Proof

We only prove the lemma for all c < inf ω V ( λ k ) { Ω { ω > 0 } T + ρ + Ω { ω < 0 } T ρ } . For the case c > sup ω V ( λ k ) { Ω { ω > 0 } S + ρ + Ω { ω < 0 } S ρ } , we can use similar methods.

The boundedness of ( PS ) c sequence.

Let us prove by contradiction. Suppose that there exists a ( PS ) c unbounded sequence { u n } H p , ρ 1 ( Ω , Γ ) such that c < inf ω V ( λ k ) { Ω { ω > 0 } T + ρ + Ω { ω < 0 } T ρ } . For ease of notation and without loss of generality, we assume that
u n p , ρ , I ( u n ) c , I ( u n ) 0 , n .
Define u ¯ n = u n u n p , ρ . Hence by Lemma 2.3, there is an u ¯ H p , ρ 1 ( Ω , Γ ) with the following properties:
u ¯ n u ¯ in  H p , ρ 1 ( Ω , Γ ) , u ¯ n u ¯ in  L ρ 2 ( Ω ) , u ¯ n u ¯ , a.e. in  Ω .
For any Φ H p , ρ 1 ( Ω , Γ ) , we have I ( u n ) Φ u n p , ρ 0 . By the convergence of { u ¯ n } and ( F 1 ), we have
L ( u ¯ , Φ ) = λ k Ω u ¯ Φ ρ .

By the definition of λ k , we obtain u ¯ V ( λ k ) . It is obvious that u n ( x ) + , x { x Ω u ¯ ( x ) > 0 } as n , and u n ( x ) , x { x Ω u ¯ ( x ) < 0 } as n . By ( V L 1 ), we have m ( { x Ω u ¯ ( x ) = 0 } ) = 0 .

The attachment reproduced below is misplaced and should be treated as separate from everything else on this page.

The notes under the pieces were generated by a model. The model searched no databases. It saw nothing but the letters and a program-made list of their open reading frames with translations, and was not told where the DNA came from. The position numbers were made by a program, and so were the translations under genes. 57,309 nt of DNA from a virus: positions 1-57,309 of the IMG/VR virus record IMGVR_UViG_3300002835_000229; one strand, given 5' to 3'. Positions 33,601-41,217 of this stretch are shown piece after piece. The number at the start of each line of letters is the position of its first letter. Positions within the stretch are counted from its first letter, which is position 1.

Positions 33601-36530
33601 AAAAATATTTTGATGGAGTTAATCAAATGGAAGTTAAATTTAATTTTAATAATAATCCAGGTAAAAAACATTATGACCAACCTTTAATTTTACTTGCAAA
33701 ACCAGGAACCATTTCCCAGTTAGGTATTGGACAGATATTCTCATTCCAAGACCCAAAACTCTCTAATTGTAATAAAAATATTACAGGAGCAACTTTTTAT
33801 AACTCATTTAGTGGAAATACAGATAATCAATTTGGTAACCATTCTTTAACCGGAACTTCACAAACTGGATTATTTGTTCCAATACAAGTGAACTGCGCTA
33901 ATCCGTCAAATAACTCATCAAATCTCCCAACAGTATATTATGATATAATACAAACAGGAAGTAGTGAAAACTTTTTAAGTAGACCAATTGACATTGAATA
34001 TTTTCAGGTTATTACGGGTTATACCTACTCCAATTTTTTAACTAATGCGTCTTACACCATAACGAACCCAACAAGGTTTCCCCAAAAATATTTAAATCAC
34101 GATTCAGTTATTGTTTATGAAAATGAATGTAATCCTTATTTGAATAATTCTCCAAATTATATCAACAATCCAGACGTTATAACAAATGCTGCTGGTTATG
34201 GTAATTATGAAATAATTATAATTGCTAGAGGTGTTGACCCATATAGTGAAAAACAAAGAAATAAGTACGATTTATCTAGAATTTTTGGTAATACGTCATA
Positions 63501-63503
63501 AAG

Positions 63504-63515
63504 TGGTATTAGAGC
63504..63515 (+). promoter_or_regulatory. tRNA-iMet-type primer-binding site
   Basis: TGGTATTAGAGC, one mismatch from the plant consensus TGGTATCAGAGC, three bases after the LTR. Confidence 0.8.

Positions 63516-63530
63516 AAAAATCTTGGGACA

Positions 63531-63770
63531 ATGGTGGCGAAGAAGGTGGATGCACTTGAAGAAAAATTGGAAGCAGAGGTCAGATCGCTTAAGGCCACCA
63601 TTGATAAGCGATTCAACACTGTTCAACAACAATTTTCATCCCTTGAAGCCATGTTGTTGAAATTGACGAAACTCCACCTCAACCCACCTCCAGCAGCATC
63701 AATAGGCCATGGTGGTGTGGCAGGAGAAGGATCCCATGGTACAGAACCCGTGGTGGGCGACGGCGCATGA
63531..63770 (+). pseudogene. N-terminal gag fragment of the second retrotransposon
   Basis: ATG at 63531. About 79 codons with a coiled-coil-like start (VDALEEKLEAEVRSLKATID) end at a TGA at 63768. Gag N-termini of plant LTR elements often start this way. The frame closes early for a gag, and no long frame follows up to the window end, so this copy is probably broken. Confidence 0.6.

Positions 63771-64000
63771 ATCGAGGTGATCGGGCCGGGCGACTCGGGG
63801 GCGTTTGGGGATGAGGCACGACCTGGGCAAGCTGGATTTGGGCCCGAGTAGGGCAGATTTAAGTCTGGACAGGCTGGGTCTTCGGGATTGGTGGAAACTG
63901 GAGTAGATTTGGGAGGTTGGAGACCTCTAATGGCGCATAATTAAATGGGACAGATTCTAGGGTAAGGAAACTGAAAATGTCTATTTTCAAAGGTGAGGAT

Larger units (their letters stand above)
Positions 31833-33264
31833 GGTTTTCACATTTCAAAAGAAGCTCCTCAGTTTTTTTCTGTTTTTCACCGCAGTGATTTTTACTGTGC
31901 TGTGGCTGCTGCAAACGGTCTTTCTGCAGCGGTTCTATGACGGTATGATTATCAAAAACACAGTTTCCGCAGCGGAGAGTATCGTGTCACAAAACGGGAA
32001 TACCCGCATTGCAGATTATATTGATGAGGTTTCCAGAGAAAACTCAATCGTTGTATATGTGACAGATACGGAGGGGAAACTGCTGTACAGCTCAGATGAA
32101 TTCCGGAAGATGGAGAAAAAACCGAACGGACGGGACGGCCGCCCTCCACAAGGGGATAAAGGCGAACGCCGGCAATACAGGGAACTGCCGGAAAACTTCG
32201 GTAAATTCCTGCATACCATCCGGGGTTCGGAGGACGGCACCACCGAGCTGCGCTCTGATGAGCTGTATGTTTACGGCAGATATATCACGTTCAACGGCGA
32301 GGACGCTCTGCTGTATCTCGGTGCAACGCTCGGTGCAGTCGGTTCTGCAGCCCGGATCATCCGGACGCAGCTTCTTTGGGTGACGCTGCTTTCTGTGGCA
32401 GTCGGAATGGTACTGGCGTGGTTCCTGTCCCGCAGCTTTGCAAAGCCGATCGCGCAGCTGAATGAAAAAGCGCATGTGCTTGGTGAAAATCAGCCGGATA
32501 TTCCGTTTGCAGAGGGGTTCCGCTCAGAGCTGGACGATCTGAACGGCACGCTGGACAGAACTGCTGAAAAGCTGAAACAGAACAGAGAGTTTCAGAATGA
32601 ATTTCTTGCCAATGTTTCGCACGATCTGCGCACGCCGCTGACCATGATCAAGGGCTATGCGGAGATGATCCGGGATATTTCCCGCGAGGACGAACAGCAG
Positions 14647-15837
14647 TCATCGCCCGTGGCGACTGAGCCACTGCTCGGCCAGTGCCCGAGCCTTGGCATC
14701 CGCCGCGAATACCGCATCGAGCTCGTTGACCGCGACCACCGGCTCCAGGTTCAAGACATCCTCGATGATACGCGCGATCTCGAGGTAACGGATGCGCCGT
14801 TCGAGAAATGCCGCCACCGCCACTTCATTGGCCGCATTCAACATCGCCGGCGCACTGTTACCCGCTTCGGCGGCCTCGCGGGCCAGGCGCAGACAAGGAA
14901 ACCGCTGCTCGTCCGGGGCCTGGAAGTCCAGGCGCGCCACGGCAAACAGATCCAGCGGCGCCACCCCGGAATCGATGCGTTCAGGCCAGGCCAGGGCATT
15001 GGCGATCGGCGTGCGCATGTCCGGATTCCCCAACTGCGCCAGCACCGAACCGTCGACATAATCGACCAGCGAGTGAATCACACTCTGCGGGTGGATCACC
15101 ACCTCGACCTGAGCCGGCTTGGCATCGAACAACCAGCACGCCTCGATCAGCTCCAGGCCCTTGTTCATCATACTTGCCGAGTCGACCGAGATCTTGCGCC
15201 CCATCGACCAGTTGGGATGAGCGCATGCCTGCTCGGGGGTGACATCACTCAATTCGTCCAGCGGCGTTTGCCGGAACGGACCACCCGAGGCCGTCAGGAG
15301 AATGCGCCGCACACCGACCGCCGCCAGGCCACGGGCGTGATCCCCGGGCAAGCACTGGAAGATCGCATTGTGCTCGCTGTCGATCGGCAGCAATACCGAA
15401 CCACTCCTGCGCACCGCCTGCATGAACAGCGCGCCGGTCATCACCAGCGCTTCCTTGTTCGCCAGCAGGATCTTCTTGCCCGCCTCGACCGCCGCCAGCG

Hence, we can take u n = ω n ( 1 ) + φ n + ω n ( 2 ) , where ω n ( 1 ) V 1 , φ n V ( λ k ) , ω n ( 2 ) V 2 . L ρ 2 = V 1 V ( λ k ) V 2 , V 1 denotes the eigenspace associated to the eigenvalue λ < λ k and V 2 denotes the eigenspace associated to the eigenvalue λ > λ k . Set
u ˜ n = ω n ( 1 ) + ω n ( 2 ) .
By Remark 1.1, we have
I ( u n ) u ˜ n min { λ k λ k 1 1 , 1 λ k λ k + 1 } L ( u n φ n , u n φ n ) + Ω f ( x , u n ) u ˜ n ρ .
Hence, by Lemma 2.1, we get
L ( u n φ n , u n φ n ) C u ˜ n p , ρ C L 1 2 ( u n φ n , u n φ n ) ,
and u n φ n is bounded in H p , ρ 1 ( Ω , Γ ) , i.e., ω n ( 1 ) + ω n ( 2 ) is bounded in H p , ρ 1 ( Ω , Γ ) . Letting ω n = ω n ( 1 ) + ω n ( 2 ) , one has
I ( u n ) ω n = L ( ω n , ω n ) λ k Ω ω n 2 ρ + Ω f ( x , u n ) ω n ρ .
By ( F 1 ), the Hölder inequality, and the Lebesgue dominated theorem, it is easy to show
Ω f ( x , u n ) ω n ρ 0 , as  n .
Since I ( u n ) 0 and ω n is bounded in H p , ρ 1 ( Ω , Γ ) , we have I ( u n ) ω n 0 and
L ( ω n , ω n ) λ k Ω ω n 2 ρ 0 , as  n .
(4.1)
Consequently, by virtue of Fatou’s lemma, (4.1) and ( F 1 ), we have